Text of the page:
At stake in the current negotiations between China and the Holy See is the question of control over the local Church, which essentially boils down to the question of who gets to appoint bishops in China: Rome or the Chinese government?
This question has a long history as far as the Church is concerned. If we take our own country, before the Reformation all the bishops were effectively state appointees, though being in communion with the Pope, they were also approved by Rome. What this meant in practice was that men like Cardinal Wolsey worked their way up through the Church not by serving the Church but by being useful to the King. Because Wolsey was such an outstanding royal servant, he was rewarded with benefices, the greatest of which was the archbishopric of York, and he even owed his cardinal’s hat to the King’s favour.
This, of course, did huge damage to the Church, as Wolsey, by his own admission, spent his life serving Henry VIII rather than the people of God. It is true that there were outstanding bishops in Tudor England such as St John Fisher, who owed his appointment to the see of Rochester to the favour of Lady Margaret Beaufort, the mother of Henry VII, but he was the exception to the rule. Most were placemen who served King first and God second. An authoritarian government like that of the Tudors valued men who did not cause trouble.
In Catholic Europe after the Reformation, the Church continued to be the handmaid of the state, and kings continued to appoint bishops, many of whom were simply politicians in clerical dress. The most notorious of these was the former Bishop of Autun in France, the extremely able Talleyrand (1754-1838), a man who threw off his cassock at the first opportune moment, revealing himself to be an agnostic pragmatist. The French Revolution proved to be a disaster for the Church, closely identified as it had become to the Ancien Régime. While some bishops like Talleyrand embraced the Revolution and deserted the Church, others, more faithful, found themselves exposed to the fury of the new order.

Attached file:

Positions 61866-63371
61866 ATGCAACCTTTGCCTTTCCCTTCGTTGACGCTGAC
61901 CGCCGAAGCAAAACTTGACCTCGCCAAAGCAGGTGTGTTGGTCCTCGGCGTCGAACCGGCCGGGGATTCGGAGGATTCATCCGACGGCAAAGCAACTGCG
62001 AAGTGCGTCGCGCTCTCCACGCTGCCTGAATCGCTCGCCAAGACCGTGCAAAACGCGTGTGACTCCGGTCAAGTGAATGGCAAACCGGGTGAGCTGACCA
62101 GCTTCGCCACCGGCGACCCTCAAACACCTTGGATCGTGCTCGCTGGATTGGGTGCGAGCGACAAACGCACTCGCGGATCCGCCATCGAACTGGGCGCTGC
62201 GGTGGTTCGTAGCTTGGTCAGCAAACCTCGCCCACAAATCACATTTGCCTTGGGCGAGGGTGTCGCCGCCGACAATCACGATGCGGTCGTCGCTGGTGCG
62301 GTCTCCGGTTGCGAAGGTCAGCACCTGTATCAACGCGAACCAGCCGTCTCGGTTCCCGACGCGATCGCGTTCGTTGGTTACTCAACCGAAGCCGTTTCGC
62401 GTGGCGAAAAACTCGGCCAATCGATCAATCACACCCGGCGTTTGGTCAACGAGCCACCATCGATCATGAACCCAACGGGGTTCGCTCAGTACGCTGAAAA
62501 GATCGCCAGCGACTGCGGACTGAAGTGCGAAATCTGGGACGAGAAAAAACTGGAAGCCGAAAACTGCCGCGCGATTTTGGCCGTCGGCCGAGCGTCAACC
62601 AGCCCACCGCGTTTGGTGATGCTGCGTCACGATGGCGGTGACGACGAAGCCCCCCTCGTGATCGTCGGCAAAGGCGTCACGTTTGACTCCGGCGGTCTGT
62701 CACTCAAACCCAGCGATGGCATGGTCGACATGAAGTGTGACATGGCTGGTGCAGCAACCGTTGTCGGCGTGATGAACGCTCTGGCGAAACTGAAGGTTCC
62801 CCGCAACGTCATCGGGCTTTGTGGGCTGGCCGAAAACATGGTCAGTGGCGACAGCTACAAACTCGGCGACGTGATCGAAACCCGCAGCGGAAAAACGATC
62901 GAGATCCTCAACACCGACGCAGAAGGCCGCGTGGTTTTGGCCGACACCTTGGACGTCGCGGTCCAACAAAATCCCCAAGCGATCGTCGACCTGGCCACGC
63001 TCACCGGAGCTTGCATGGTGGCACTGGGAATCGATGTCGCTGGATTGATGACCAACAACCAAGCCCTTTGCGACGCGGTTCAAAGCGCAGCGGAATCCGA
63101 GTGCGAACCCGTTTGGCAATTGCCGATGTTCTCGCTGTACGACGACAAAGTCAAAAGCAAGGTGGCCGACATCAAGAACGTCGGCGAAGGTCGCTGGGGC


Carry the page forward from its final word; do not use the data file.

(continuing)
The prize that the Church is seeking in its negotiations with China today are, first of all, an end to the harassment and persecution of faithful Chinese Catholics; and, secondly, the reintegration into the Church of the schismatic pseudo-church of the Chinese Catholic Patriotic Association, which has several illegally but validly ordained bishops. Thirdly, the Church wants to see the appointment of bishops to various dioceses that have been left without one for a long time.
All these aims are worthy ones, but what price will the Church have to pay? Will it mean that all Catholic bishops in China will from now on be appointed by Beijing, or at least acceptable to Beijing? What sort of bishops would the Chinese government appoint? Would the faithful accept them?
Can Beijing be trusted to keep any agreement it reaches? And would any agreement effectively mean handing over the faithful Catholics of China, who have resisted joining the state-sponsored pseudo-church, to the tender mercies of their atheistic government?
Two further points need to be remembered. The current Chinese government will not be in power forever. It would be a pity for the Church, which has resisted the communists so long and so bravely, if it should crumble just before dawn breaks. And then there is the question of credibility. How will the Church look, if, having won freedom from state interference in Europe after many centuries, it were to concede the very same hard-won point in China?
Fr Alexander Lucie-Smith is a moral theologian and a contributing editor of the Catholic Herald
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